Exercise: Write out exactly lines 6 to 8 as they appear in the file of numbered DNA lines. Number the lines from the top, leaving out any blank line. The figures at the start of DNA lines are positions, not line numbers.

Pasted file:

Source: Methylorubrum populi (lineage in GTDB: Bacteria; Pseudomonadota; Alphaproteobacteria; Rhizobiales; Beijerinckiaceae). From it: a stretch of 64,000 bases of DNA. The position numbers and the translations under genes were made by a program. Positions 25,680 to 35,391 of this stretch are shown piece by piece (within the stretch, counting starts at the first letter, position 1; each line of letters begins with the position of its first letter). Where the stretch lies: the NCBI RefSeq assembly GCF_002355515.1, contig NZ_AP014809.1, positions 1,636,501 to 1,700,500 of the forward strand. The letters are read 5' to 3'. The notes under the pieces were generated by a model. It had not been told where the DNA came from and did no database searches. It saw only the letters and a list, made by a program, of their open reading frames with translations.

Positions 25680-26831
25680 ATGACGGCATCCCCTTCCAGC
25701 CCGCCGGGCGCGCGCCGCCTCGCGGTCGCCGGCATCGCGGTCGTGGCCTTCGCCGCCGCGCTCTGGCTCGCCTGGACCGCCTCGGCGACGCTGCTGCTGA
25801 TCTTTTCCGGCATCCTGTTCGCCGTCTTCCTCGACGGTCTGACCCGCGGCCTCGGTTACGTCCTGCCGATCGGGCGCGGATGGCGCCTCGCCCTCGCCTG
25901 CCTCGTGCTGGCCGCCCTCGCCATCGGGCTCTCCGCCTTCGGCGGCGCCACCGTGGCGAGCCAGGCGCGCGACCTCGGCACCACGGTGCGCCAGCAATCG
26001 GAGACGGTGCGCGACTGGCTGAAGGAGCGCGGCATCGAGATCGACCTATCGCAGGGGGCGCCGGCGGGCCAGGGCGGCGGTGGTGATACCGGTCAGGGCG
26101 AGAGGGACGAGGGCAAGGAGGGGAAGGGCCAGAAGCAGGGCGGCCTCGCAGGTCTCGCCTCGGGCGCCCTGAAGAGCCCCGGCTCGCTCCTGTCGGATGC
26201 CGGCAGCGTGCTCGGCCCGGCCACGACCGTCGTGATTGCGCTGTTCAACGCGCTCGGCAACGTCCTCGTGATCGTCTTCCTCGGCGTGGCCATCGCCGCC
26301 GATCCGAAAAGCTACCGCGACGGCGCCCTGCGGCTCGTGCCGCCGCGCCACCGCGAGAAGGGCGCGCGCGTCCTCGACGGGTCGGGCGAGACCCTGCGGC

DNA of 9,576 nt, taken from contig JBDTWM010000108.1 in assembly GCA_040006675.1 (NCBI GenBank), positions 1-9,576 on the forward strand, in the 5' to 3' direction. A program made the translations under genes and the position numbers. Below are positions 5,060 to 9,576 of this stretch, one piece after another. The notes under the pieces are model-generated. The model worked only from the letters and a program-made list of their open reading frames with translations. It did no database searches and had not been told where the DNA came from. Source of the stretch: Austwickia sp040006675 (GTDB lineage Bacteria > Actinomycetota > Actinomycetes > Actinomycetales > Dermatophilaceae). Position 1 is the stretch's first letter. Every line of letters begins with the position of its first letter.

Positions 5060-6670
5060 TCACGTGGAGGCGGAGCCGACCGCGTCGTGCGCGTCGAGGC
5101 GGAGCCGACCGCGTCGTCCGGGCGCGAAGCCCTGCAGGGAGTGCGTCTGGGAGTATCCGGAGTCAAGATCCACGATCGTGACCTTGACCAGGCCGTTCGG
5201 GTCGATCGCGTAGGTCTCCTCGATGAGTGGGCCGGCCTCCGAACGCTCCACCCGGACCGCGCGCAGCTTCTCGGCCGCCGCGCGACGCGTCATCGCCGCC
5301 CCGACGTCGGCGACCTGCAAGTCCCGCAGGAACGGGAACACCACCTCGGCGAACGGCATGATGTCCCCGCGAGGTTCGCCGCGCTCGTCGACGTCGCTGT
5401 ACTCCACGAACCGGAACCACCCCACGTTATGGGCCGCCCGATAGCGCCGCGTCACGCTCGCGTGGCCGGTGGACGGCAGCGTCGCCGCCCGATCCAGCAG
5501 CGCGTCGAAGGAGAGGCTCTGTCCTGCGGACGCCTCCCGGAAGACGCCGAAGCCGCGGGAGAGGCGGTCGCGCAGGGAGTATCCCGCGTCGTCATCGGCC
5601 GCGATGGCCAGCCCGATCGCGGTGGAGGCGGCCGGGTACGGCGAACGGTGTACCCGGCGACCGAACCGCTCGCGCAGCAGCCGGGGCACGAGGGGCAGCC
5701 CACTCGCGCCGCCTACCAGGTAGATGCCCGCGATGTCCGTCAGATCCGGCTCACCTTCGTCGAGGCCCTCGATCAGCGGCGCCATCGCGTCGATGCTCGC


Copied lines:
25901 CCTCGTGCTGGCCGCCCTCGCCATCGGGCTCTCCGCCTTCGGCGGCGCCACCGTGGCGAGCCAGGCGCGCGACCTCGGCACCACGGTGCGCCAGCAATCG
26001 GAGACGGTGCGCGACTGGCTGAAGGAGCGCGGCATCGAGATCGACCTATCGCAGGGGGCGCCGGCGGGCCAGGGCGGCGGTGGTGATACCGGTCAGGGCG
26101 AGAGGGACGAGGGCAAGGAGGGGAAGGGCCAGAAGCAGGGCGGCCTCGCAGGTCTCGCCTCGGGCGCCCTGAAGAGCCCCGGCTCGCTCCTGTCGGATGC